At the conclusion of these proceedings, the chancery judge rejected Jacinto's testimony as not credible under the circumstances. He found that Jancinto had understood exactly what he was doing when he signed this deed and experienced a change of heart only when he learned that the mortgages he had signed when he purchased the property had a "due on sale" clause, making the balances due immediately payable. As to Hilda, the chancery division judge dismissed so much of the complaint as sought relief on her behalf due to her failure to appear at trial.

In the course of his oral opinion the chancery judge noted the elements necessary to establish a valid inter vivos gift.

The requisite elements of a valid inter vivos gift are well known. There must be

(1) an unequivocal donative intent on the part of the donor; (2) an actual or symbolical delivery of the subject matter of the gift; and (3) an absolute and irrevocable relinquishment by the donor of ownership and dominion over the subject matter of the gift, at least to the extent practicable or possible, considering the nature of the articles to be given. [In re Dodge, 50 N.J. 192, 216 (1967).]

The chancery judge considered the record before him and stated,

So I honestly did not believe and do not believe the plaintiff in this matter that he did not know what he was signing. That concept is contradicted by the plaintiff's 48 years in this country, but more importantly, his studying medicine in this country, his writing essays on the subject in English, him (sic) practicing medicine, his prior financial dealings with purchasing properties and giving mortgages, it makes no sense and I reject it.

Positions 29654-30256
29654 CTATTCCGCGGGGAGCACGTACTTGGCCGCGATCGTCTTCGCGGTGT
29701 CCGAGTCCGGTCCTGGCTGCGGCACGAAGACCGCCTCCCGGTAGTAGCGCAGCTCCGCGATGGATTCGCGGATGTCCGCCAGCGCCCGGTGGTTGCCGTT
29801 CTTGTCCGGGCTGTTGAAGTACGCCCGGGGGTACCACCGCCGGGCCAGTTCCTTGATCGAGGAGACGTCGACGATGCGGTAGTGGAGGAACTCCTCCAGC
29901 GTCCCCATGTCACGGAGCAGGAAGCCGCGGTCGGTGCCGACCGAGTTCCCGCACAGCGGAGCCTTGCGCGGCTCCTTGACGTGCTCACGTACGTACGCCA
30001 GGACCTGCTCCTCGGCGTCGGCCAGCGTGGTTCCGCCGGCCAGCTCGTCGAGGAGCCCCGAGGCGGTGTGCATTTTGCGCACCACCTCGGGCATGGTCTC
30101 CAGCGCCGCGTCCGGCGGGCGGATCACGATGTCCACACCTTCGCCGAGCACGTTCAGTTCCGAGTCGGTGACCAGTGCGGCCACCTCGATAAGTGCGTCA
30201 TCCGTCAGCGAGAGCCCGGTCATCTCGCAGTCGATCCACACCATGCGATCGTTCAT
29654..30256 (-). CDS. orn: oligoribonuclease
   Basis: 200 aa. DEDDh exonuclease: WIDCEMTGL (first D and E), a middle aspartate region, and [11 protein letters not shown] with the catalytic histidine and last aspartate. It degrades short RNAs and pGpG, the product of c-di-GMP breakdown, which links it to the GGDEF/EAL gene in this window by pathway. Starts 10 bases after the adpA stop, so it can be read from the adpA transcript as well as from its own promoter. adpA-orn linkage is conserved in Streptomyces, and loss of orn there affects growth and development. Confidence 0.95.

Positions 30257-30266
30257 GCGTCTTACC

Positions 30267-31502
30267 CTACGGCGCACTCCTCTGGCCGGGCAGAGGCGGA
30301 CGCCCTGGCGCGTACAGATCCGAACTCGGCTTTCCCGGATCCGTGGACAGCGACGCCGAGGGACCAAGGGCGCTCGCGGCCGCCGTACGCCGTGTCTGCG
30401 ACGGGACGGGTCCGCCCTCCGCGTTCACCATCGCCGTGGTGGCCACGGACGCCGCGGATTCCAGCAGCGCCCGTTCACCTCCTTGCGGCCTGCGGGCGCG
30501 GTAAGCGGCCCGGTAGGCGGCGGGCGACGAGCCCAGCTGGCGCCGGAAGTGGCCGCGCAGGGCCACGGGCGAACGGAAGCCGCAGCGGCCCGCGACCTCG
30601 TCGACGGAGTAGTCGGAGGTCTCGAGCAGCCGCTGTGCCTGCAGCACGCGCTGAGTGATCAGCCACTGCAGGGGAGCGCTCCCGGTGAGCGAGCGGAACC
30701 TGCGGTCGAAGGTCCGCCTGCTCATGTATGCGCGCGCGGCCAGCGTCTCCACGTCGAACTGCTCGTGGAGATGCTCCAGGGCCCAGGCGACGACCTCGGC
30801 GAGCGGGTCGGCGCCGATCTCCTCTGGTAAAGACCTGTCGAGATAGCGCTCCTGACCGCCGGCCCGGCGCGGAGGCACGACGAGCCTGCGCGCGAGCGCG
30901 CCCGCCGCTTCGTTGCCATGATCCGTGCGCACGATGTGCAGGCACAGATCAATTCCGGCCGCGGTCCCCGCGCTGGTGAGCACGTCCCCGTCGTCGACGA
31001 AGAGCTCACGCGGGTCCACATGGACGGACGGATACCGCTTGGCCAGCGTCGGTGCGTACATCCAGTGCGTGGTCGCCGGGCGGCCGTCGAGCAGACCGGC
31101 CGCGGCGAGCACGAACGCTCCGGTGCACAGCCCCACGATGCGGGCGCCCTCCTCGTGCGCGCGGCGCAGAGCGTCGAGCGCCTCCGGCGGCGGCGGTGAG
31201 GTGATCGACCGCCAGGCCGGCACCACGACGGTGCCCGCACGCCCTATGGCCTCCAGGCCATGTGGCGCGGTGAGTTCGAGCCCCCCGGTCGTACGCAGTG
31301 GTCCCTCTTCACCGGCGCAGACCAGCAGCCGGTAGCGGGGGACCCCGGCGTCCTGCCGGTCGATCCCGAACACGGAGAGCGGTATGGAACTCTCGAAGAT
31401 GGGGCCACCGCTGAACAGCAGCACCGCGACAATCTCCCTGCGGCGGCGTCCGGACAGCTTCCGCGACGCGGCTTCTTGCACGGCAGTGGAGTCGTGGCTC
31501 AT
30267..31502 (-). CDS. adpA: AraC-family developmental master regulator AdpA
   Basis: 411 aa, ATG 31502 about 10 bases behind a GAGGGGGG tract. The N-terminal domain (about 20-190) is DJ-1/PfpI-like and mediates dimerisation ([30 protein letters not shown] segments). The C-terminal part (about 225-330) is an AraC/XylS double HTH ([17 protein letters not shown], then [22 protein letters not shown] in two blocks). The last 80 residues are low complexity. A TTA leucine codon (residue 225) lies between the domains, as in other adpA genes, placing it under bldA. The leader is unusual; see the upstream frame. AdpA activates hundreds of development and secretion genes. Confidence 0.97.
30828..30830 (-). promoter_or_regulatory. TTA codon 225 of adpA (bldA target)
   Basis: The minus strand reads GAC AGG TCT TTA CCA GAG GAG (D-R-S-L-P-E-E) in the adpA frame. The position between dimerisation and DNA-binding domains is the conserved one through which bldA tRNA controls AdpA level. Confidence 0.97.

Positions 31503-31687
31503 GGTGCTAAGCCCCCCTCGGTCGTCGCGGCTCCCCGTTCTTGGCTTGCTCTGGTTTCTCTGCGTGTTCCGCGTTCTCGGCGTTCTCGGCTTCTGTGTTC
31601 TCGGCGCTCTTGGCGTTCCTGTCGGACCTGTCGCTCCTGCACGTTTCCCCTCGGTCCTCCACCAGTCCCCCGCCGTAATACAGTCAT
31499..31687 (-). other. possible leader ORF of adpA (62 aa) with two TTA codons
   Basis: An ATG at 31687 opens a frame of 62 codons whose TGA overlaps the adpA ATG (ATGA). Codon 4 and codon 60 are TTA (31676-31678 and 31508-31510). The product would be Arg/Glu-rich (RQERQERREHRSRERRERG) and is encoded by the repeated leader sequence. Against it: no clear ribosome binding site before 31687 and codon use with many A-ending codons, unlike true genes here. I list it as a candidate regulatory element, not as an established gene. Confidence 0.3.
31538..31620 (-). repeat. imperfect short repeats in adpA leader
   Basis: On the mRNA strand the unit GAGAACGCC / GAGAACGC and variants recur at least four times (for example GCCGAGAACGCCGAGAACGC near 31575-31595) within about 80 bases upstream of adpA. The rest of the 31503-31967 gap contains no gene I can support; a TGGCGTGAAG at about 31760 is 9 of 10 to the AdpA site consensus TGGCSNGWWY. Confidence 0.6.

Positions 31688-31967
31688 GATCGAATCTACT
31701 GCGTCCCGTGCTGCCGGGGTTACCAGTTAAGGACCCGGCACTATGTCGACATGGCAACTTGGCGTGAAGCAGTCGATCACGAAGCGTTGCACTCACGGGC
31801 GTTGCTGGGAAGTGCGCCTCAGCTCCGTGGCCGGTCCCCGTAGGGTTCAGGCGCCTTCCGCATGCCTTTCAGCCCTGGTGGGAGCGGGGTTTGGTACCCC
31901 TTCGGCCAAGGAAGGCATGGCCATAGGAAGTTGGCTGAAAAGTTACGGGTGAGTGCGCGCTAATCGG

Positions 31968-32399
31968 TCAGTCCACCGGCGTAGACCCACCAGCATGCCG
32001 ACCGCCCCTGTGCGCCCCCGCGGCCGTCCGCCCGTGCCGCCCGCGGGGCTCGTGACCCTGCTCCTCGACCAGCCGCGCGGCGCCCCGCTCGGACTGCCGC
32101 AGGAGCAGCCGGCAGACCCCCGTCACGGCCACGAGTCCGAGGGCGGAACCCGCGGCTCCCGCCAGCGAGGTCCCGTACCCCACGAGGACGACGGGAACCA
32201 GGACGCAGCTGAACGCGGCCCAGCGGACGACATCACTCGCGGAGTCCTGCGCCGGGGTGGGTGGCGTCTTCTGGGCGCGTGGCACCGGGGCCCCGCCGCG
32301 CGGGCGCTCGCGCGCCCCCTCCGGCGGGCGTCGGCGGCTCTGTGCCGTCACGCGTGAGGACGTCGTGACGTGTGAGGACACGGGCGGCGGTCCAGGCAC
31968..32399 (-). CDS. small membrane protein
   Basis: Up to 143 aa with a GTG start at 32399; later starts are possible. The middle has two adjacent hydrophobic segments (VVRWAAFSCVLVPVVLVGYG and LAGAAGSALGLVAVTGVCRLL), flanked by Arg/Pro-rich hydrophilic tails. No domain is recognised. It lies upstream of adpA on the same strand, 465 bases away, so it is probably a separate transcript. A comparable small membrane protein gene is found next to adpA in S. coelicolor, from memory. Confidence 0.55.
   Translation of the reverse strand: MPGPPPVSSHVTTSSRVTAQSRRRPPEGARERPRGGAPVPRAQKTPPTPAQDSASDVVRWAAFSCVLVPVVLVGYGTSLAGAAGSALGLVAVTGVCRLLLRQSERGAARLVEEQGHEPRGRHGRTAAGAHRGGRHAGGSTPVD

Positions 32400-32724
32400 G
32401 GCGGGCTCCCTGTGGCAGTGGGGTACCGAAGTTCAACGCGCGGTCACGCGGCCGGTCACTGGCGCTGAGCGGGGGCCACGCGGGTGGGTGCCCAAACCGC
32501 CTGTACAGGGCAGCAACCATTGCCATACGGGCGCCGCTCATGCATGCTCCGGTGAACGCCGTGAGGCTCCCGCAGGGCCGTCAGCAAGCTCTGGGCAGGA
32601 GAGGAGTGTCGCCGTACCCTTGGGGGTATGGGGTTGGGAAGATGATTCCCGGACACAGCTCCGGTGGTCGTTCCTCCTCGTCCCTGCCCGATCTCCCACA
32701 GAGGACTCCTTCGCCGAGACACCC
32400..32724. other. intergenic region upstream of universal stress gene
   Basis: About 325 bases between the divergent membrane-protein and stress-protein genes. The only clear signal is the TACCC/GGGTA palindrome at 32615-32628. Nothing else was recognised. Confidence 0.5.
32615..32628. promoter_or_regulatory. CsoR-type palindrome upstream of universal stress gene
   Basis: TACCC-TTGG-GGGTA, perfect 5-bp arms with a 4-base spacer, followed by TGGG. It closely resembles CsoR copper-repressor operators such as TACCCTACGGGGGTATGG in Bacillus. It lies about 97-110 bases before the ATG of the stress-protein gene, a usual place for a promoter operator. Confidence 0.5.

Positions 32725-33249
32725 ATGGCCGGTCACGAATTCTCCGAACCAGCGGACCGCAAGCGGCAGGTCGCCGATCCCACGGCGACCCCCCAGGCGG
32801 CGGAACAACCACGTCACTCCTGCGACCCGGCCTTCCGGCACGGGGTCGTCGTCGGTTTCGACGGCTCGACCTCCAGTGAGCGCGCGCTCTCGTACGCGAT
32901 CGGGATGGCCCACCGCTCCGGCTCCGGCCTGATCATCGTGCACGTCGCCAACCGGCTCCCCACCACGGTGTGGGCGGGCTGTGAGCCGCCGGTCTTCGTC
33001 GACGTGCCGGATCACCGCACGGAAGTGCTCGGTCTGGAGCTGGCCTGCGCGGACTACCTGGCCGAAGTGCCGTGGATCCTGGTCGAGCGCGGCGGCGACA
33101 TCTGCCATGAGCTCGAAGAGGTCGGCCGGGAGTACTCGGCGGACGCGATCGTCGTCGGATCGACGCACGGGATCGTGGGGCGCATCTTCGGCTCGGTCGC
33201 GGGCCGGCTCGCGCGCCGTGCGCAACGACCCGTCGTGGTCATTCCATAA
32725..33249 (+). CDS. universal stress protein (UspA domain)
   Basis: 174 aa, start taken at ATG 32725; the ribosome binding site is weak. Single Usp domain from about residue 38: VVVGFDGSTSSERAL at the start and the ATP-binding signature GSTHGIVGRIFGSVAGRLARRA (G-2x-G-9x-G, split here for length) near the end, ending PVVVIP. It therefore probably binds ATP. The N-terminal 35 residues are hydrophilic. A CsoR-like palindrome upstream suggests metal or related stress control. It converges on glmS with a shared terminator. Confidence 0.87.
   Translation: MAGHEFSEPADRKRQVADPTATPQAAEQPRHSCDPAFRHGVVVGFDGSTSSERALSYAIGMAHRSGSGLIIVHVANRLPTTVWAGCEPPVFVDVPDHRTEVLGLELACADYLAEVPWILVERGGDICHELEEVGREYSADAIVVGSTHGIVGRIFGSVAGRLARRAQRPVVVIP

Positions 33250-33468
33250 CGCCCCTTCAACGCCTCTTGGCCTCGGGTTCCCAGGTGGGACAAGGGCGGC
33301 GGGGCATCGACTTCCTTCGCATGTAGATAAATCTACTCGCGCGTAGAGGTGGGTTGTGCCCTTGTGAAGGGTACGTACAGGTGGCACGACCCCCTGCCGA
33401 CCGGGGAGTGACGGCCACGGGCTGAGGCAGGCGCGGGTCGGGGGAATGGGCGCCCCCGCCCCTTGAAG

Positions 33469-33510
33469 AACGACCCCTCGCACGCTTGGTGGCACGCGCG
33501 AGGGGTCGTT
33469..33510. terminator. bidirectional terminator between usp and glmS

Additionally, the chancery judge made the following observation with respect to Jacinto's explanation of the notation on the memo line of his check in payment to the attorney.

I just don't believe that. I reject that. In fact, my notes contemporaneous with Dr. Wesly's testimony on that issue is (sic) that that testimony is nonsense. I don't believe the witness regarding how or what he meant or what he thought quitclaim deed was.

Later, in his opinion, he continued in the following manner:

I have no doubt that this plaintiff wanted to give the subject property to his daughter, I have no doubt. I make that finding because I find that the plaintiff wished to accomplish that fact, knew he was accomplishing that fact, is fluent in English, and I find his testimony generally about his not understanding the subject document unbelievable, for the reasons I've indicated.

The chancery judge also noted, however, that neither party had intended that as a result of the transaction Clara would immediately take up residence and control the condominium. Rather, she had testified that it was always her intent that her father continue to reside in the condominium so long as he wished to do so. As a consequence, the chancery judge directed that the deed Jacinto had executed be reformed to provide that he was to have a life estate in the condominium unit, which would terminate in the event he permanently moved out or abandoned it. The chancery judge specifically declined to deal with the question of the respective responsibilities of the parties for the expenses in connection with the unit.